Respiratory Diseases


Asthma is a chronic inflammatory disease of the respiratory tract (airways). However, inflammatory factors are not microbes.

The prevalence of asthma can vary depending on the changes in the environment and living conditions. It is estimated that asthma affects around 300 million people of all ages worldwide.

In our country, asthma is observed in approximately 5-7 of every 100 adults and 13-15 of every 100 children.

Long-acting beta-agonists may alleviate symptoms of asthma if used separately but can prevent recognition of the underlying inflammation. This category of medications should be used in the treatment of asthma together with control medications (such as cortisone).


Individuals who have certain personal and environmental risk factors may be more likely to experience asthma. Heredity (Genetic structure) is a significant risk factor for individuals and their relatives. Some of the conditions we experience in our environment also play a significant role in genetically predisposed people’s development of asthma and the seriousness of the disorder.


In patients with asthma, the airway walls are highly susceptible to swelling, edema, and stimulation due to inflammation. In response to some external stimuli, patients’ airways get narrower and the air is prevented from entering and exiting through the lungs. As a result, symptoms such as cough, shortness of breath, chest tightness, and wheezing appear. The severity of asthma symptoms can differ in individual cases and as time passes in the same person’s case.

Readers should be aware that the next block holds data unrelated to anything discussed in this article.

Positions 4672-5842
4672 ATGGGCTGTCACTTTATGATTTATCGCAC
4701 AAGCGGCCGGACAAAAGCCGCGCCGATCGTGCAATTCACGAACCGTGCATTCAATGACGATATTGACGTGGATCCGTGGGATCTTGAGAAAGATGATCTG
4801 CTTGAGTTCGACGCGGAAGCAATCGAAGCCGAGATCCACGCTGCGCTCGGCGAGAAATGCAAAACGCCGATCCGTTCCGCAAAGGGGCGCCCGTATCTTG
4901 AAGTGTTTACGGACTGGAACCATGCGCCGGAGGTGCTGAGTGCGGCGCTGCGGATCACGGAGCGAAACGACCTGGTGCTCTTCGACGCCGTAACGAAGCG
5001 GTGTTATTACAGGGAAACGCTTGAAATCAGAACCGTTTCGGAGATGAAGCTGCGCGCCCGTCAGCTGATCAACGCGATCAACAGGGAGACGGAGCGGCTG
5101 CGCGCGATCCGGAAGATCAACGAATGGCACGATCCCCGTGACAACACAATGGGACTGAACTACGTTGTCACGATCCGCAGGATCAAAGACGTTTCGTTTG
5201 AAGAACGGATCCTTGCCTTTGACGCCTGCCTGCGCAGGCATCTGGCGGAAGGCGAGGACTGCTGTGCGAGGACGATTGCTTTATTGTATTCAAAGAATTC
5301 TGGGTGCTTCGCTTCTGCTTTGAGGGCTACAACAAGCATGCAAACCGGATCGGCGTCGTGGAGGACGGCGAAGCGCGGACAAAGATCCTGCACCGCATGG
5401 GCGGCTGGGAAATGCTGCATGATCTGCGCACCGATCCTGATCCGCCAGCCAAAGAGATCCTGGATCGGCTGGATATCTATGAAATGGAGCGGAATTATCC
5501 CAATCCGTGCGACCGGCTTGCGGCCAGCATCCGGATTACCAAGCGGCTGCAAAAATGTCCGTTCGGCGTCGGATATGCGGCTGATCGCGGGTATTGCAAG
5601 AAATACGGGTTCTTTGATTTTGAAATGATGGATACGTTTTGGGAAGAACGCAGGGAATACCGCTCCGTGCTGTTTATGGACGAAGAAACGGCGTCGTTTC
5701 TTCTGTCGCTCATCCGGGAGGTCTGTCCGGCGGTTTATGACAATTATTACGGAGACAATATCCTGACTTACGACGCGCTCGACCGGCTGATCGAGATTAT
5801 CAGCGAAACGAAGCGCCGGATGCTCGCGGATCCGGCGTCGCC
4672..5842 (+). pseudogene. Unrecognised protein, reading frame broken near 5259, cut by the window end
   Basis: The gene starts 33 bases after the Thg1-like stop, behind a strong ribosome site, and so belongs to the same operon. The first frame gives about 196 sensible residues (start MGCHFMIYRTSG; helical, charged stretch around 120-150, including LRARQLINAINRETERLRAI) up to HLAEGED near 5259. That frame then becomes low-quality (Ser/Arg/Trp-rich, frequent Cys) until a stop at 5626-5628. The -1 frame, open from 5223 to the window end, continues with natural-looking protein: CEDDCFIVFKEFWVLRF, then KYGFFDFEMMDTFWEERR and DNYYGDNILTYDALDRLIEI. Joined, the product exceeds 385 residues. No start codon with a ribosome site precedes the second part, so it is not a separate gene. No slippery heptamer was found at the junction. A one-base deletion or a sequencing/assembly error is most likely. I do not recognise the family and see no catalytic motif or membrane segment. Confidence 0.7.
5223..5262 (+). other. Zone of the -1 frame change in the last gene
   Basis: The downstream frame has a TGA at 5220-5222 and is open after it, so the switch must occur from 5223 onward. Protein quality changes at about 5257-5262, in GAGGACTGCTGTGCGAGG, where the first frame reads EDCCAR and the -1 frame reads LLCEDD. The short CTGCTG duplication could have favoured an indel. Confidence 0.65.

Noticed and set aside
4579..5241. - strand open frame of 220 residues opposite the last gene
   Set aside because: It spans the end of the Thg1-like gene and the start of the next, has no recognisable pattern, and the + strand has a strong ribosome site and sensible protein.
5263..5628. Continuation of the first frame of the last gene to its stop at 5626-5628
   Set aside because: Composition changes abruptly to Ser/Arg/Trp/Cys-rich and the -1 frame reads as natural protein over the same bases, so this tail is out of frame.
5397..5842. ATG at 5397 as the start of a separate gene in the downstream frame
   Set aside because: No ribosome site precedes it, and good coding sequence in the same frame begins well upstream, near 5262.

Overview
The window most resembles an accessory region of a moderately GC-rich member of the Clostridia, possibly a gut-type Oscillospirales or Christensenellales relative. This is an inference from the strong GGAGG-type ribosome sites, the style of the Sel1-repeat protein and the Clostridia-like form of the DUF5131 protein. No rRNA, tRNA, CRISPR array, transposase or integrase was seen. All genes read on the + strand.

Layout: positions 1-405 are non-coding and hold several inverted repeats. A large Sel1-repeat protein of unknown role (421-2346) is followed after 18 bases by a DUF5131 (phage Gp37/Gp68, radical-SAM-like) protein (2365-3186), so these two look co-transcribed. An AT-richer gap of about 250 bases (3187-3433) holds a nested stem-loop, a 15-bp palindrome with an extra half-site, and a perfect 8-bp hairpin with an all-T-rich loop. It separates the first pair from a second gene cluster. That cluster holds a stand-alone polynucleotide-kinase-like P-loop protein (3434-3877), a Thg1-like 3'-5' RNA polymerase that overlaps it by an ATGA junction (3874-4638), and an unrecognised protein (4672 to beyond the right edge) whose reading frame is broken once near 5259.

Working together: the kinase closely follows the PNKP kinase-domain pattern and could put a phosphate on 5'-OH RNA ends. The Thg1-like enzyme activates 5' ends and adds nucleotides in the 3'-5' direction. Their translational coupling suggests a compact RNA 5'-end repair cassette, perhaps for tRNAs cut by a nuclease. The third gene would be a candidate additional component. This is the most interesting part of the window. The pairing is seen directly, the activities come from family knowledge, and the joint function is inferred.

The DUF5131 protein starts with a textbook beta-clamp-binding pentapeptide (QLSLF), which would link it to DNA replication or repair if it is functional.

Asthma symptoms are repetitive and include seizures and usually occur at night or in the early morning. The emergence of patients’ complaints that did not exist before or the increase of existing complaints is defined as an asthma attack. Patients feel good between attacks (crises).


Some environmental factors may cause symptoms such as shortness of breath, cough, and wheezing to reappear or increase in asthmatic patients. These factors are called triggers. Allergens such as house dust, pollen and mold fungi, cigarette smoke, stimuli in the workplace environment, and some medications, as well as indoor or outdoor air pollution, can be stated as triggering factors. Some patients with asthma have allergies to pets. Patients should be aware of these triggering factors that disturb them and stay away from them as much as possible. Recurrent respiratory infections can trigger asthma attacks in patients, and simple flu can lead to shortness of breath. The complaints of asthma patients generally increase during the winter months.

Psychological conditions such as stress and anxiety, agitation, and irritability may often result in asthma symptoms occurring or rising.

Patients with asthma can do sports; however, pre-workout warm-up exercises, wearing a mask while training in cold weather, and utilizing a fast-acting breathing inhaler 15 minutes before workout beginning provide a more comfortable workout.


Not all asthma patients are allergic, or asthma has not been observed in everyone who has an allergy. However, allergens may cause symptoms of asthma or exacerbation of the disease in some sensitive individuals. Pollen, house dust mites, mold fungi, cockroaches, animal feathers, and some nutrients are common allergens.